An Interview with a Chinese Business Owner
In the United States, the liquidity of our markets promotes entrepreneurship, innovation and corporate growth. Most entrepreneurs, steadfast in their efforts, can usually access the financing they need. However, in other countries accessing capital can be a long and arduous process with limited options.
I gained a greater appreciation for the structure of our banking system and the liquidity of our markets, when I interviewed the founder of a technology company located in the People’s Republic of China. The company was founded in 1996 and has since has grown to $90 million in revenues, employing over 1500 people.
Funding Options for Entrepreneurs
In China, the availability of capital for entrepreneurs is scarce and often the seed money comes through personal relationships. In the case of the technology company, the $50,000 start-up capital came from a customer deposit; provided through a long-term relationship that had been formed by the company’s founder while working in Hong Kong.
According to Jones Day, an international law firm specializing in foreign business transactions, companies are often funded by personal loans obtained through the principles. This is an important point to consider when doing business in China. Due diligence to uncover such financing agreements is crucial, as these transactions are often not documented and can only be discovered through exhaustive investigation. Even with the best efforts, there is still an inherent risk.
Financing the Next Stage of Growth
Obtaining growth capital in China is very complicated. Investments are controlled by state owned enterprises, which according to state capital regulation the investing enterprise must maintain a controlling interest in the company. Valuations are void of intangibles, due to the government’s desire to avoid what they term as “suspicious trading”. The elimination of intangibles would be fatal to many companies in the United States, where high valuations are founded on intellectual property.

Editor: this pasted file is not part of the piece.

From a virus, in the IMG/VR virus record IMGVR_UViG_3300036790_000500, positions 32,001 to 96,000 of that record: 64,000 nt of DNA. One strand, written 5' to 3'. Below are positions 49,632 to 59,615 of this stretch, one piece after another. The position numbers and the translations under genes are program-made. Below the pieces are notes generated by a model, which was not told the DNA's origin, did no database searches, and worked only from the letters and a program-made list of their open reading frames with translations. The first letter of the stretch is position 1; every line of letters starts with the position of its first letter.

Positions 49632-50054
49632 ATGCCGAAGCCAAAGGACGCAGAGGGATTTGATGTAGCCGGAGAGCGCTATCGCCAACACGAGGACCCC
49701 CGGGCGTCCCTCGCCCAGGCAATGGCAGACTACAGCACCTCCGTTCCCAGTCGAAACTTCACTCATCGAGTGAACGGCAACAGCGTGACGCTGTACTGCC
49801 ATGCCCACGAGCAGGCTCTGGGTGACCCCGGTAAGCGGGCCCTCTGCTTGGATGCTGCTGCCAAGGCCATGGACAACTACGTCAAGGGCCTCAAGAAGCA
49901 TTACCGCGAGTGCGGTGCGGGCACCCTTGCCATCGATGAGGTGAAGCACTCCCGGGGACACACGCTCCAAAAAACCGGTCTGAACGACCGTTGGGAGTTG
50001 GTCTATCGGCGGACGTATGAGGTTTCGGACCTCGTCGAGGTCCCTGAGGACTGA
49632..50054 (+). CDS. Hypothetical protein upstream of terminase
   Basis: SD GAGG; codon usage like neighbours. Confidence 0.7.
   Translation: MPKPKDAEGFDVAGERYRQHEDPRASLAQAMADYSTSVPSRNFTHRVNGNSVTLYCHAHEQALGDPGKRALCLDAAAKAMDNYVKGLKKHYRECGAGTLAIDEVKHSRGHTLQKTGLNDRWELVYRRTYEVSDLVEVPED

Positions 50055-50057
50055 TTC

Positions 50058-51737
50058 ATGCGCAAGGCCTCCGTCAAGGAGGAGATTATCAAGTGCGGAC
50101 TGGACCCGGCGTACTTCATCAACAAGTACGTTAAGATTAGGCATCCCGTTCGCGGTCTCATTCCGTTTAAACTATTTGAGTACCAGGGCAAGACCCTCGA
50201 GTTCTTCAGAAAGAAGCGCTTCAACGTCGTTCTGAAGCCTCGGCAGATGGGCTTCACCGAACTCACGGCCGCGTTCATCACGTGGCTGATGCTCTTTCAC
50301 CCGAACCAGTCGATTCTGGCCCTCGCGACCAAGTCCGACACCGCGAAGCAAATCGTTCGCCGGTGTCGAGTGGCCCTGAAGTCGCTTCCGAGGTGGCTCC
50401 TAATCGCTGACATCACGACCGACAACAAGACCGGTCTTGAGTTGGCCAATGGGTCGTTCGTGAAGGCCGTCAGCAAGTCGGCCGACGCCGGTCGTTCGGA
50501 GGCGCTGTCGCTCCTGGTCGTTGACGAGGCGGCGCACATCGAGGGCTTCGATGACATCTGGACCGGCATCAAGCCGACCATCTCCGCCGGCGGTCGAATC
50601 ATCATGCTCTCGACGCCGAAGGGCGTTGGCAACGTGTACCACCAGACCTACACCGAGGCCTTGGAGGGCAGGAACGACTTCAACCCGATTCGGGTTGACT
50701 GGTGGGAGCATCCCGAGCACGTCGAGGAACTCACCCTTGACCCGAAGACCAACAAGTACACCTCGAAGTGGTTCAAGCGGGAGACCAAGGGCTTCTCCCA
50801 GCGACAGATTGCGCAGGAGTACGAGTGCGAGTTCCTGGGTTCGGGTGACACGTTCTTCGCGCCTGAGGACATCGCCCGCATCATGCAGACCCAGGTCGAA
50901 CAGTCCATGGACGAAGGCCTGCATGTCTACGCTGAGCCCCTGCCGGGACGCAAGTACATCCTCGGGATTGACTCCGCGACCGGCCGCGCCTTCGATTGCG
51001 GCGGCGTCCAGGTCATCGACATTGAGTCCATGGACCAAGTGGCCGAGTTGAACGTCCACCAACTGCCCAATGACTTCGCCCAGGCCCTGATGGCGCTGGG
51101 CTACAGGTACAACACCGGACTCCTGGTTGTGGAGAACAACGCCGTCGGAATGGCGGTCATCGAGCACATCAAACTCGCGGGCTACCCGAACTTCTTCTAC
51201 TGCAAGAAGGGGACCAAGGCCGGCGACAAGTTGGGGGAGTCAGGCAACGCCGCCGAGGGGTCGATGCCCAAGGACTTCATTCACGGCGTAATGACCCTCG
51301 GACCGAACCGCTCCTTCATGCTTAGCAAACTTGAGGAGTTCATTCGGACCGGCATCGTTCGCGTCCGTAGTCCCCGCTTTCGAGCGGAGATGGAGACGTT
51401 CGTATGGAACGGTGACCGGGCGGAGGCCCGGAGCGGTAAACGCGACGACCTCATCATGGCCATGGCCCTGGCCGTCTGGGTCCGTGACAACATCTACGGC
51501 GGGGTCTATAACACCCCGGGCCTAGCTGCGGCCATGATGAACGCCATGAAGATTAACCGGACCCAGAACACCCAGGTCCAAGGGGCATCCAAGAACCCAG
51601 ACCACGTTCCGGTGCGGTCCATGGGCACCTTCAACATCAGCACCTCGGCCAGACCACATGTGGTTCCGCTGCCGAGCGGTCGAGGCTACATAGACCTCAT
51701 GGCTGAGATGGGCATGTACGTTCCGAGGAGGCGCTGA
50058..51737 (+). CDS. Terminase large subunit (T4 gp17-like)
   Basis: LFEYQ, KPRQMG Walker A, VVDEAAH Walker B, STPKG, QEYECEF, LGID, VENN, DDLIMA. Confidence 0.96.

By 1998, the company had grown to $1.5 million in revenue, $400,000 in net profit, with approximately 20 employees. The founder realized that he could not reach the next stage of growth without a large infusion of capital. He secured the first venture capital funding in 1999 through a state-owned company. Based on a valuation of $1million in net assets, void of intangibles, the investment of $510,000 provided the investor with a 51% majority ownership and the founders assets where valued at $490,000.
Once obtained, the funding provided the company the needed stimulus and it quickly grew to $10 million in sales with total assets valued at $2.5 million. The terms set forth in the agreement were aggressive by US standards but the company was desperate for money and agreed to the conditions. He did however, set forth a provision to buy back 2% of the equity if the overall assets reached $2.5 million. Once the agreement was signed, it took nine months to secure the funding. If forced to wait for almost a year, many US companies either would have been out of business or would have lost their competitive advantage.
In spite of the growing success, the company faced serious internal problems. The investor’s relatives were using the company as a means to promote their individual wealth. Embezzlement became rampant but complaints to the investors were unheeded. Left with no alternative, the president decided to try to buy back his shares. After much discussion, it was decided that he could purchase the 46% for $2.2 million, with a required $1.1 million deposit. However, before the deal could be finalized, he learned that the buy back contract had to be authorized by the government, which deemed it had to go to auction for the highest bidder. The founder had three options: sue the investor, wait to see who purchases the company or give up control of and start over. He took the risk and convinced a public company to sponsor him. The company was purchased by the founder for $3 million. As President took a leadership role and the company began to take off once again.
In 2001, he decided to take the company public to obtain additional funding. In the last ten years, only 1200 companies were traded on the China Stock Market. Government regulation is heavy and the process is slow and cumbersome. After 22 months and the filing of over 1000 documents, the company finally went public and was able to raise $30 million in funds.
In spite of its inherent difficulties, China’s size and fast-growing economy offers a vast array of opportunity and cannot be ignored. The entrepreneurial spirit in the People’s Republic of China is just beginning to develop. I found the untapped opportunity to be intriguing. However, the government’s control makes investment difficult and tainted with unknown risk.
After my interview I had a great appreciation for the ease and simplicity of my business experiences. Starting a company requires hard work. With that said, our access to capital and business support lessens the risk and increases our chances of success.
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Lori educates and inspires entrepreneurs. Her company Business Simply Put provides information, advice and tools to succeed in business. Whether you are starting a company or growing an existing business, these tools will define your pathway to success. For more information visit www.BusinessSimplyPut.com or send an email to Lori@BusinessSimplyPut.com. She loves to hear from inspired entrepreneurs!